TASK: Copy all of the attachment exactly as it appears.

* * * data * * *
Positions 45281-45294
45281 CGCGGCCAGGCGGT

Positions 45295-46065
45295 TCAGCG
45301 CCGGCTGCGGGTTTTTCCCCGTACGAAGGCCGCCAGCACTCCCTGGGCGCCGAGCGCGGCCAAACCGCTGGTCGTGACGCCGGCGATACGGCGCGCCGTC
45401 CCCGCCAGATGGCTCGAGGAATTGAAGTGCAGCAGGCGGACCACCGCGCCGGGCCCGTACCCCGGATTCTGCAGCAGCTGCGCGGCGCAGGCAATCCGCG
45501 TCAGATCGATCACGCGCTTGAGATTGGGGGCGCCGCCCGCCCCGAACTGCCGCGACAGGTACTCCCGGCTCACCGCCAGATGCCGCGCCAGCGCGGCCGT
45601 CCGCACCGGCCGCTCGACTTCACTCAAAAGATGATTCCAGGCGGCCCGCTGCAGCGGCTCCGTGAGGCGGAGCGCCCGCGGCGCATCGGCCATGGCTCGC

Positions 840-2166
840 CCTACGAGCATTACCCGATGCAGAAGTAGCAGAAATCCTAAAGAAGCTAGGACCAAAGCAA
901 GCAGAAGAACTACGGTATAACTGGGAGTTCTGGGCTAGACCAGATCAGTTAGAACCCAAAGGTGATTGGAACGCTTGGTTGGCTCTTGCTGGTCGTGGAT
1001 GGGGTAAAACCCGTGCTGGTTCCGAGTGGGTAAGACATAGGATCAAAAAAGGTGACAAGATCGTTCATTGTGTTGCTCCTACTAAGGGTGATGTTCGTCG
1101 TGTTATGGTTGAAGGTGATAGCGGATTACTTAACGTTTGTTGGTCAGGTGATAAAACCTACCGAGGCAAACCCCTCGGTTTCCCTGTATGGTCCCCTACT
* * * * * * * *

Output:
Positions 45281-45294
45281 CGCGGCCAGGCGGT

Positions 45295-46065
45295 TCAGCG
45301 CCGGCTGCGGGTTTTTCCCCGTACGAAGGCCGCCAGCACTCCCTGGGCGCCGAGCGCGGCCAAACCGCTGGTCGTGACGCCGGCGATACGGCGCGCCGTC
45401 CCCGCCAGATGGCTCGAGGAATTGAAGTGCAGCAGGCGGACCACCGCGCCGGGCCCGTACCCCGGATTCTGCAGCAGCTGCGCGGCGCAGGCAATCCGCG
45501 TCAGATCGATCACGCGCTTGAGATTGGGGGCGCCGCCCGCCCCGAACTGCCGCGACAGGTACTCCCGGCTCACCGCCAGATGCCGCGCCAGCGCGGCCGT
45601 CCGCACCGGCCGCTCGACTTCACTCAAAAGATGATTCCAGGCGGCCCGCTGCAGCGGCTCCGTGAGGCGGAGCGCCCGCGGCGCATCGGCCATGGCTCGC

Positions 840-2166
840 CCTACGAGCATTACCCGATGCAGAAGTAGCAGAAATCCTAAAGAAGCTAGGACCAAAGCAA
901 GCAGAAGAACTACGGTATAACTGGGAGTTCTGGGCTAGACCAGATCAGTTAGAACCCAAAGGTGATTGGAACGCTTGGTTGGCTCTTGCTGGTCGTGGAT
1001 GGGGTAAAACCCGTGCTGGTTCCGAGTGGGTAAGACATAGGATCAAAAAAGGTGACAAGATCGTTCATTGTGTTGCTCCTACTAAGGGTGATGTTCGTCG
1101 TGTTATGGTTGAAGGTGATAGCGGATTACTTAACGTTTGTTGGTCAGGTGATAAAACCTACCGAGGCAAACCCCTCGGTTTCCCTGTATGGTCCCCTACT